Especially as a parent, I experience the uncomfortable sensation of time slip slidin’ away, without meaning. (It’s one reason I started five years ago to note interesting things my children say throughout the year and then create a year-end compilation.) I question whether I am giving myself and those around me the grace to see who we really are right now, and whether I have enough will to see the possible meaning of each moment.
It’s another definition of ‘being present,’ I suppose—to be aware that perhaps this is not just another time that you are pouring milk into your coffee, or washing a child’s water bottle, or saying good-night, or closing the door behind you. It is not a moment to let go of so easily.
Nor is this moment, in which you and I are having a momentary meeting of minds across time and space. This is precious. This has meaning. You have meaning. I am here, making of it a memory.
What is this moment to you?
Thanks to George Tannenbaum, for introducing me to the following poem by W.H. Auden:
This is the night mail crossing the Border,
Bringing the cheque and the postal order,
Letters for the rich, letters for the poor,
The shop at the corner, the girl next door.
Pulling up Beattock, a steady climb:
The gradient’s against her, but she’s on time.
Past cotton-grass and moorland boulder
Shovelling white steam over her shoulder,
Snorting noisily as she passes
Silent miles of wind-bent grasses.
Birds turn their heads as she approaches,
Stare from bushes at her blank-faced coaches.
Sheep-dogs cannot turn her course;
They slumber on with paws across.
In the farm she passes no one wakes,
But a jug in a bedroom gently shakes.
Dawn freshens, Her climb is done.
Down towards Glasgow she descends,
Towards the steam tugs yelping down a glade of cranes
Towards the fields of apparatus, the furnaces
Set on the dark plain like gigantic chessmen.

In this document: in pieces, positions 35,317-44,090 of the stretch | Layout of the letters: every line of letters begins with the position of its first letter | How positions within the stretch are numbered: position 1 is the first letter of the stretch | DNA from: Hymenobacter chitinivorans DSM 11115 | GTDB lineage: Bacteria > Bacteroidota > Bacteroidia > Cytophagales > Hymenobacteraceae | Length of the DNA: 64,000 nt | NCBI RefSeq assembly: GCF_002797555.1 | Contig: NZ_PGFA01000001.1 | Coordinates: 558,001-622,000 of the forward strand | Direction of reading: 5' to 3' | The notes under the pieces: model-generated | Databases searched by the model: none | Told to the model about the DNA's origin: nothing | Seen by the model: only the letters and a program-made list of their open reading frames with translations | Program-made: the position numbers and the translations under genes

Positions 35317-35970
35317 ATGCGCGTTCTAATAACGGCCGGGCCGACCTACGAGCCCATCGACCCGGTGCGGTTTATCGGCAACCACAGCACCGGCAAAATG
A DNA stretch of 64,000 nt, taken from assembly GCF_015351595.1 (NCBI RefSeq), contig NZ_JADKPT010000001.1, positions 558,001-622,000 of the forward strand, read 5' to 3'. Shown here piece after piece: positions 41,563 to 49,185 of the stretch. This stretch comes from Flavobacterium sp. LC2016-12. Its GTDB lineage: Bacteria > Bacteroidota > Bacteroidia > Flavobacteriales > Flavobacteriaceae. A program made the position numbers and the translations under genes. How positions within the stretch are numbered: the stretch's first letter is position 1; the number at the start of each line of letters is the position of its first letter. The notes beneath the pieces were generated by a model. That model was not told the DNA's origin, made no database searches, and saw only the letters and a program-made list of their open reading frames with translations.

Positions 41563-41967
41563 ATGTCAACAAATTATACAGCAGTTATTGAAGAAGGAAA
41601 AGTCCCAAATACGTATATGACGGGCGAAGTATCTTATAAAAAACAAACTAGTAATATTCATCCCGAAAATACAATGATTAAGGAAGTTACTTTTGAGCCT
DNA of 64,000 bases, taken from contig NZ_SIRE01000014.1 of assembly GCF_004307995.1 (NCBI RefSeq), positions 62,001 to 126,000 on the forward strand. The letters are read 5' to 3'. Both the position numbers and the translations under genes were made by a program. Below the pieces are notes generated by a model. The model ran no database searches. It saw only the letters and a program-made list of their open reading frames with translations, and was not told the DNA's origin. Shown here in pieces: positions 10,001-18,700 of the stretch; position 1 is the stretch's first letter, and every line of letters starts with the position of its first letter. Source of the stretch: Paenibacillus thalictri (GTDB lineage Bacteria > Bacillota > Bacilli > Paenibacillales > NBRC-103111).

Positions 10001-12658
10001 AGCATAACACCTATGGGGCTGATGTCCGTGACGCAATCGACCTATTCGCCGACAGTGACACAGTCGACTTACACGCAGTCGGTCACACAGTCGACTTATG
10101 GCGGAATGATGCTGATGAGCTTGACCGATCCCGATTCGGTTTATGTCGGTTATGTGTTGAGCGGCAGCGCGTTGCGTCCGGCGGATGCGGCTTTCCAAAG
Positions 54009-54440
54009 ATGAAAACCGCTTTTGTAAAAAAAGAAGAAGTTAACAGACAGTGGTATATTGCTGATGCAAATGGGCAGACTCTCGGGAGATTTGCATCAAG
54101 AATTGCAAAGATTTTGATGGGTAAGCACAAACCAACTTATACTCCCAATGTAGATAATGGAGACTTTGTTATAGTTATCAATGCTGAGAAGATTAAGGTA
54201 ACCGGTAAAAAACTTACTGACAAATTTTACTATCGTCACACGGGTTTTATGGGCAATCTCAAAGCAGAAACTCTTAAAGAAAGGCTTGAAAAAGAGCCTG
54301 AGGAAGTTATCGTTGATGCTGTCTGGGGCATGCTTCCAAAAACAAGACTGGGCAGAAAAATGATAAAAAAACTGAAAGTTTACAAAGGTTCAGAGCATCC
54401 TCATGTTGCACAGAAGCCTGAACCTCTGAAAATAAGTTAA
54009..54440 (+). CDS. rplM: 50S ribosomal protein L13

All Scotland waits for her:
In dark glens, beside pale-green lochs
Men long for news.
Letters of thanks, letters from banks,
Letters of joy from girl and boy,
Receipted bills and invitations
To inspect new stock or to visit relations,
And applications for situations,
And timid lovers’ declarations,
And gossip, gossip from all the nations,
News circumstantial, news financial,
Letters with holiday snaps to enlarge in,
Letters with faces scrawled on the margin,
Letters from uncles, cousins, and aunts,
Letters to Scotland from the South of France,
Letters of condolence to Highlands and Lowlands
Written on paper of every hue,
The pink, the violet, the white and the blue,
The chatty, the catty, the boring, the adoring,
The cold and official and the heart’s outpouring,
Clever, stupid, short and long,
The typed and the printed and the spelt all wrong.
Thousands are still asleep,
Dreaming of terrifying monsters
Or of friendly tea beside the band in Cranston’s or Crawford’s:
Asleep in working Glasgow, asleep in well-set Edinburgh,
Asleep in granite Aberdeen,
They continue their dreams,
But shall wake soon and hope for letters,
And none will hear the postman’s knock
Without a quickening of the heart,
For who can bear to feel himself forgotten?